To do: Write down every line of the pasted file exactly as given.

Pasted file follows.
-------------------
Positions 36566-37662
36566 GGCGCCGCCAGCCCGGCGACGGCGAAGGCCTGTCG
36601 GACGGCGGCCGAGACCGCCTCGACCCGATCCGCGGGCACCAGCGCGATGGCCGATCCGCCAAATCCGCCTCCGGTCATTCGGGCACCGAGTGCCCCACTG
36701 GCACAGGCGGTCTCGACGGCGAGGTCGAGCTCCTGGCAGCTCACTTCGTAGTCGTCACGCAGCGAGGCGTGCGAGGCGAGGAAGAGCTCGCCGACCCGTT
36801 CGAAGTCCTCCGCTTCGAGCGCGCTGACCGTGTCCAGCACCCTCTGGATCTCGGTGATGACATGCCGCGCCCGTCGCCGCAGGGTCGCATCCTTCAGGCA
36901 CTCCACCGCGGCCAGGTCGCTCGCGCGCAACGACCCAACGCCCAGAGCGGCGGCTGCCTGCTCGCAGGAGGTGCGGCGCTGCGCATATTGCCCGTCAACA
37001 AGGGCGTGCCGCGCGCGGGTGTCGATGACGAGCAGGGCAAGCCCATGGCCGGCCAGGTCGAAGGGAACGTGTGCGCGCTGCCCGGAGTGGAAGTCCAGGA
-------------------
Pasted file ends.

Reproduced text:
Positions 36566-37662
36566 GGCGCCGCCAGCCCGGCGACGGCGAAGGCCTGTCG
36601 GACGGCGGCCGAGACCGCCTCGACCCGATCCGCGGGCACCAGCGCGATGGCCGATCCGCCAAATCCGCCTCCGGTCATTCGGGCACCGAGTGCCCCACTG
36701 GCACAGGCGGTCTCGACGGCGAGGTCGAGCTCCTGGCAGCTCACTTCGTAGTCGTCACGCAGCGAGGCGTGCGAGGCGAGGAAGAGCTCGCCGACCCGTT
36801 CGAAGTCCTCCGCTTCGAGCGCGCTGACCGTGTCCAGCACCCTCTGGATCTCGGTGATGACATGCCGCGCCCGTCGCCGCAGGGTCGCATCCTTCAGGCA
36901 CTCCACCGCGGCCAGGTCGCTCGCGCGCAACGACCCAACGCCCAGAGCGGCGGCTGCCTGCTCGCAGGAGGTGCGGCGCTGCGCATATTGCCCGTCAACA
37001 AGGGCGTGCCGCGCGCGGGTGTCGATGACGAGCAGGGCAAGCCCATGGCCGGCCAGGTCGAAGGGAACGTGTGCGCGCTGCCCGGAGTGGAAGTCCAGGA